Men are not angered by mere misfortune but by misfortune conceived as injury. And the sense of injury depends on the feeling that a legitimate claim has been denied. The more claims on life, therefore, that your patient can be induced to make, the more often he will feel injured and, as a result, ill-tempered. (111)
Note the snap reactions: anger and ill-temper. Note that what produces them is a snap judgment: misfortune conceived as injury. That’s the framing: hardship as violation of a claim. What assumption is revealed by this snap judgment and snap reaction? Screwtape continues.
Now you will have noticed that nothing throws him into a passion so easily as to find a tract of time which he reckoned on having at his own disposal unexpectedly taken from him. It is the unexpected visitor (when he looked forward to a quiet evening), or the friend’s talkative wife (turning up when he looked forward to a tête-à-tête with the friend), that throw him out of gear.
Now he is not yet so uncharitable or slothful that these small demands on his courtesy are in themselves too much for it. They anger him because he regards his time as his own and feels that it is being stolen. You must therefore zealously guard in his mind the curious assumption “My time is my own.” (111–12)
There is the assumption, the pattern, beneath the snap judgment — “My time is my own.” Curiosity about our reaction leads us to awareness of our judgment and the revealing of our (false) assumption. Thus, reframing our view of our time becomes essential in shaping us in a more humble and godly way.
Notice How Others Frame
Second, be curious about the framing of others. My spouse or child or friend reacted strongly because they made a snap judgment about me. Why did they do so? Does their snap judgment fit a real pattern I display? And rather than escalating the situation with my own snap reaction, how can I love them through it?
Again, Lewis describes how important such self-reflection is in our closest relationships. Listen to Screwtape’s strategy for provoking our snap judgments and snap reactions in our domestic lives.
When two humans have lived together for many years it usually happens that each has tones of voice and expressions of face which are almost unendurably irritating to the other. Work on that. Bring fully into the consciousness of your patient that particular lift of his mother’s eyebrows which he learned to dislike in the nursery, and let him think how much he dislikes it.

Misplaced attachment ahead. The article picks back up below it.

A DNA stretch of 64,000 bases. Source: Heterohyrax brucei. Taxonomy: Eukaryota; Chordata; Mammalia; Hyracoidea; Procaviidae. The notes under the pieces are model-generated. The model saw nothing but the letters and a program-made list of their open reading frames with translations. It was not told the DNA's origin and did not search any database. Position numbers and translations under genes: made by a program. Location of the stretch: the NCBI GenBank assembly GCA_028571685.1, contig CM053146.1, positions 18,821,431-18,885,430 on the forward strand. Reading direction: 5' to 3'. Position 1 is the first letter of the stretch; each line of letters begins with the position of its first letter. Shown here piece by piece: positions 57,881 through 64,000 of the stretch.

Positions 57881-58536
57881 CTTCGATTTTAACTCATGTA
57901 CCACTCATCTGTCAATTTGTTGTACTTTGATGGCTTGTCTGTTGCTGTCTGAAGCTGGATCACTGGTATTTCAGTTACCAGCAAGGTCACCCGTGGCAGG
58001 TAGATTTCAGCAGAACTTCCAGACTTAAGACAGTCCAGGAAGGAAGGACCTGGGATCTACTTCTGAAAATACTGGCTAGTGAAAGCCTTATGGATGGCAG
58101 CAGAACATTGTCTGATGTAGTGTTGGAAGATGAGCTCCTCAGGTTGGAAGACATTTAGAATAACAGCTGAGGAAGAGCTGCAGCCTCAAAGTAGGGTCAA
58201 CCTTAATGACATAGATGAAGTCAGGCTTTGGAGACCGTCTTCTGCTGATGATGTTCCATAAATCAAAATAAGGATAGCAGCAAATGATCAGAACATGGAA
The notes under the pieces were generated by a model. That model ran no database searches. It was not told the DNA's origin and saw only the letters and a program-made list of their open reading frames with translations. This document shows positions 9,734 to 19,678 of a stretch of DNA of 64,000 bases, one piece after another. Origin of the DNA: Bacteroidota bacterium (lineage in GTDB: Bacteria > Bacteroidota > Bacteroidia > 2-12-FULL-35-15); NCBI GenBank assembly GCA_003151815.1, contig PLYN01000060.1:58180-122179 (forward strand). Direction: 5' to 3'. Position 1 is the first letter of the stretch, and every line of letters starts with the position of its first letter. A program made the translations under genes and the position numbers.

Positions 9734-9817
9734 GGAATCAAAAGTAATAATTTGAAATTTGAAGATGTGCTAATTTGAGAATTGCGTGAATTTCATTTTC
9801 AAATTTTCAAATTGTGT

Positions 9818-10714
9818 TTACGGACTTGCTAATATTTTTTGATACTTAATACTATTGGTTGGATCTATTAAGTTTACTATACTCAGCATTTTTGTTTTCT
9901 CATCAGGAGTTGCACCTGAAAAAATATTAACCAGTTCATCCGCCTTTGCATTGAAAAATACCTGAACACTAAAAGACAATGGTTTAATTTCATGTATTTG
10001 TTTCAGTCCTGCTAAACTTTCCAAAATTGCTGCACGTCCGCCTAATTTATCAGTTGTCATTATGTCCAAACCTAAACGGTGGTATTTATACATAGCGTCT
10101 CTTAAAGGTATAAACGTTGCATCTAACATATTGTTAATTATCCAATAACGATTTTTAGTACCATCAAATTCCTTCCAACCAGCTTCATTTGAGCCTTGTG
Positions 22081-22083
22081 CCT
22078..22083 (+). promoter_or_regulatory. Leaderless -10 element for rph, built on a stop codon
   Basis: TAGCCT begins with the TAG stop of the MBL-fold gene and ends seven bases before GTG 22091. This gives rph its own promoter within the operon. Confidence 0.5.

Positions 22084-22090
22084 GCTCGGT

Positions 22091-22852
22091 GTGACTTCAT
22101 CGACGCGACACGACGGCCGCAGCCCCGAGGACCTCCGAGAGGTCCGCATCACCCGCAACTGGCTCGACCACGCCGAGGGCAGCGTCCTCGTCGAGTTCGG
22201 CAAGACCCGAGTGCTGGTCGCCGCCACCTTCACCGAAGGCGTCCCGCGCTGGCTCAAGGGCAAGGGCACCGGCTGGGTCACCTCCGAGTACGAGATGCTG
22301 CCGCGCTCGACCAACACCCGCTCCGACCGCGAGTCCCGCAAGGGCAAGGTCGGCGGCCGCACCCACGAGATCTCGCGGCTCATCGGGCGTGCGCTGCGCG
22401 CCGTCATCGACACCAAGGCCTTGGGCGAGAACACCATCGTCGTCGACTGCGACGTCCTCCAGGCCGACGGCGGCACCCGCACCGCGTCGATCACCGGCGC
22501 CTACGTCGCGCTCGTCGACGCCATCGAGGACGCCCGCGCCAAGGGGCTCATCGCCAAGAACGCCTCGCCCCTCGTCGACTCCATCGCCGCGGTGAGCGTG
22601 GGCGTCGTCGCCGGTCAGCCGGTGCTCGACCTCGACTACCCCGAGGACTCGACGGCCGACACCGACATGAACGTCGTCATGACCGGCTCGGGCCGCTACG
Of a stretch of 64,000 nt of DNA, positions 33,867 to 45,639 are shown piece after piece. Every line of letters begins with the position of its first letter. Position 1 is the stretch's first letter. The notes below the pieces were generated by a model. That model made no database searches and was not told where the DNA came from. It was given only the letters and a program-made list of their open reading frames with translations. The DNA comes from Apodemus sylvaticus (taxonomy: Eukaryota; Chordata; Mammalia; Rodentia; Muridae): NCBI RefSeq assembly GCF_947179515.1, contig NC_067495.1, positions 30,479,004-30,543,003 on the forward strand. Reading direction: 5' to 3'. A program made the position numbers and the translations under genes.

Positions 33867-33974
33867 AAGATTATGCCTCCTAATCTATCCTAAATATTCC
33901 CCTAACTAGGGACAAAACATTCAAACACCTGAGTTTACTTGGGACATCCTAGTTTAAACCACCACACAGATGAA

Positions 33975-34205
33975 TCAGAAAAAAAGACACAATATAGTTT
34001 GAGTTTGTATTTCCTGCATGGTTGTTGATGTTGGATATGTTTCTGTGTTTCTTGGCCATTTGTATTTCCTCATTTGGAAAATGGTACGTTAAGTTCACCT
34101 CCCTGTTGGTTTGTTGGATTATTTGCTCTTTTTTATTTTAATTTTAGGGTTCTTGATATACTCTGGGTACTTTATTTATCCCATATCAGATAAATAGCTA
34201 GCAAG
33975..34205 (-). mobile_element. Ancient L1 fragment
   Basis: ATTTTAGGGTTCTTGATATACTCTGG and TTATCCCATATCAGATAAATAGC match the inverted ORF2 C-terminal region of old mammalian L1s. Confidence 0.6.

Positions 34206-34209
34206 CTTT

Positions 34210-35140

Let him assume that she knows how annoying it is and does it to annoy — if you know your job he will not notice the immense improbability of the assumption. And, of course, never let him suspect that he has tones and looks which similarly annoy her. As he cannot see or hear himself, this is easily managed. (13)
Again, note the way that our reactions and judgments reveal improbable assumptions. Our awareness of such facts allows us to be curious and compassionate toward our family and friends and, Lord willing, love them more wisely.
Be Transformed by Scripture
Third, mind the patterns that shape your framing. Paul says it clearly in Romans 12:2: “Do not be conformed to this world.” In other words, don’t frame reality the way that the world frames reality. Its pattern is not to be our pattern. Instead, “Be transformed by the renewing of your mind.” This is why we read the Scriptures and seek God in prayer and worship with God’s people — so that our minds can be renewed and we frame reality the way God does.
Finally, marvel at the amazing reframing that God has worked in us in our view of Christ. At one time, our frame was darkened and blind. We saw Christ as a stumbling block and foolishness. Christ-as-ugly, Christ-as-dull, Christ-as-trivial — that was our frame.
But then, the God who said “Let light shine out of darkness” shone in our hearts (2 Corinthians 4:6). He called us from darkness to light and reframed Jesus for us. Now we see Christ as the power of God and the wisdom of God. Through the miracle of the new birth, we see Jesus differently. Christ-as-glorious. Jesus-as-worthy. This is the frame of frames, the pattern that transforms us from one degree of glory to another.